The maker of the EpiPen continues ahead with plans to sell a cheaper, generic version of the allergy shots, but one observer says the company is merely trying to save face.
Mylan N.V., which has headquarters in Hertfordshire, England, and Pittsburgh, has hiked prices as frequently as three times a year over the past nine years, recently pushing its list price for a package of two syringes to more than $600. That increase upset some consumers, while reports of significant salary increases for Mylan's CEO didn't help.
Mylan has since announced it will expand programs that lower out-of-pocket costs. More recently, Mylan announced it will start selling a cheaper, generic version of the EpiPen.
"I think that Mylan is scrambling to undo the public damage that has happened from this 400-percent increase in a medication that only costs $1," responds Twila Brase, president of Citizens' Council for Health Freedom. "They don't want to be called in for a hearing [and] they don't want to have all that negative publicity – and they would love the problem to just go away."
Mylan's actions 'unconscionable'
Senators Chuck Grassley (R-Iowa), Amy Klobuchar (D-Minnesota), and Richard Blumenthal (D-Connecticut) are calling for the Centers for Medicare & Medicaid Services (CMS) to provide information on the effect of Mylan's price increases on the government's prescription drug costs.
"It is unconscionable that you would have a 440-percent increase in the price of a product that's been around since 1901, meaning the simple product of adrenaline – and it's even more unconscionable that it would be for a life-saving drug, because people who are allergic to certain things, this product would keep them alive" Grassley tells OneNewsNow.
"[Mylan] can get away with it because they're a monopoly," the senator adds, "but it seems to me that they have some social responsibilities to keep [a life-saving drug] available at a reasonable price."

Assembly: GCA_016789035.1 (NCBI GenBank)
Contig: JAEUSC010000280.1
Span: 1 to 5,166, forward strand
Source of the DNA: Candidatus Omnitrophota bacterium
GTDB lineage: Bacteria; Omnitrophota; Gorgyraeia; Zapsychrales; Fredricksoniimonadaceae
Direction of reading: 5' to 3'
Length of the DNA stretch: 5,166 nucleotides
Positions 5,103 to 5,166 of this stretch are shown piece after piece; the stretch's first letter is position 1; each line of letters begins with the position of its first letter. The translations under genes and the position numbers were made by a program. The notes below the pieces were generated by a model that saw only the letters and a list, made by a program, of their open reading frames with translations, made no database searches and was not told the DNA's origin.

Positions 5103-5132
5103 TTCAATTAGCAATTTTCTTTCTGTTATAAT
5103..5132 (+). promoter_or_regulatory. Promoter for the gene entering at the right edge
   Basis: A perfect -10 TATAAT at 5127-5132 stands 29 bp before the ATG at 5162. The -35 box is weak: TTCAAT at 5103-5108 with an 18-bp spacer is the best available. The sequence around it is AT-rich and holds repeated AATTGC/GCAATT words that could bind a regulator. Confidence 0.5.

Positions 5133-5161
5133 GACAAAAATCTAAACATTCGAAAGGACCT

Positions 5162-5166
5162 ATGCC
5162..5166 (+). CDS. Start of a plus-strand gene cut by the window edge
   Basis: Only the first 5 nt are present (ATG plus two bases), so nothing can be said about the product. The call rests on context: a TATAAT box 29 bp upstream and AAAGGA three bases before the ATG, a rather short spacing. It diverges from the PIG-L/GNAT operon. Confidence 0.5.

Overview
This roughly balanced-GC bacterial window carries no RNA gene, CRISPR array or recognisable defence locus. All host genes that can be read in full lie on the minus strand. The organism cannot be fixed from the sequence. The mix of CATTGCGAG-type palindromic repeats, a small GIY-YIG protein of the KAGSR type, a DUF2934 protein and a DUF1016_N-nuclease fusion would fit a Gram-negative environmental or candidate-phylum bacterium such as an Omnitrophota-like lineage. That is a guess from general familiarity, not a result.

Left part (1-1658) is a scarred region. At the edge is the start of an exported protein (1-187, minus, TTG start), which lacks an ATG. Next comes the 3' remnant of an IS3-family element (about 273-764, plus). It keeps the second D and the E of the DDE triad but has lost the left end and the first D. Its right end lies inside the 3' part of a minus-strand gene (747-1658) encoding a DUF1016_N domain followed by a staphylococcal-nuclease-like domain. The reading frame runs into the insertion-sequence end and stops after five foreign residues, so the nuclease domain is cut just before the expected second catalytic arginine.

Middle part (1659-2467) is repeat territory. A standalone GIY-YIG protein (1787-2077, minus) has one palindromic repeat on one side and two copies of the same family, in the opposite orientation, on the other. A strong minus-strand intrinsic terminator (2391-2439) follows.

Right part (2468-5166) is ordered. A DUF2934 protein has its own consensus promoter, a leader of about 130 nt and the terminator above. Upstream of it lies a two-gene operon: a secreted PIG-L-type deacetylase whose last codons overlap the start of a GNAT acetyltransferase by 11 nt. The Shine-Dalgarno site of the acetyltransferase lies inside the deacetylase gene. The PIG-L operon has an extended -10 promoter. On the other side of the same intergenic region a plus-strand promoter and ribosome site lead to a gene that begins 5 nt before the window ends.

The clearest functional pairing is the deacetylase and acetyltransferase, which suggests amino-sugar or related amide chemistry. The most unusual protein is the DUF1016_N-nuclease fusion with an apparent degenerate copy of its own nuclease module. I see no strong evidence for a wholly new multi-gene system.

Grassley has also asked the FDA about its disapproval of a competitive product, while inquiring what if anything is in the pipeline for competition. "Getting another drug out there is the best way to keep Mylan fiscally responsible," the senator concludes.
Republicans and Democrats asked Mylan for more information about the price hikes (see sidebar). As reported by OneNewsNow, the situation could be interesting, given the fact that the CEO of Mylan is the daughter of Senator Joe Manchin (D-West Virginia).
Regardless, Brase thinks this all shows what happens when people have to pay out of their own pockets.
"When the CEO tries to blame insurance deductibles as the reason why this is difficult for people, that is the wrong response," she argues. "This is an old drug that she spent time trying to get all sorts of people to mandate, so it's the wrong thing. But I think the real lesson here is when people are paying the prices, they will complain when they feel like they've been gouged."
According to Brase, the right line of thinking is that everybody should actually feel the price in some way, shape, or form.
"Then a company like hers could never do what they did and be successful because everybody would complain all the time and they would know it," she explains. "They would know it before they ever did it. They wouldn't do it."
In a recent interview with OneNewsNow, an M.D. with the American Enterprise Institute said government regulations are at least partly to blame for giving Mylan a "perpetual monopoly" on its product.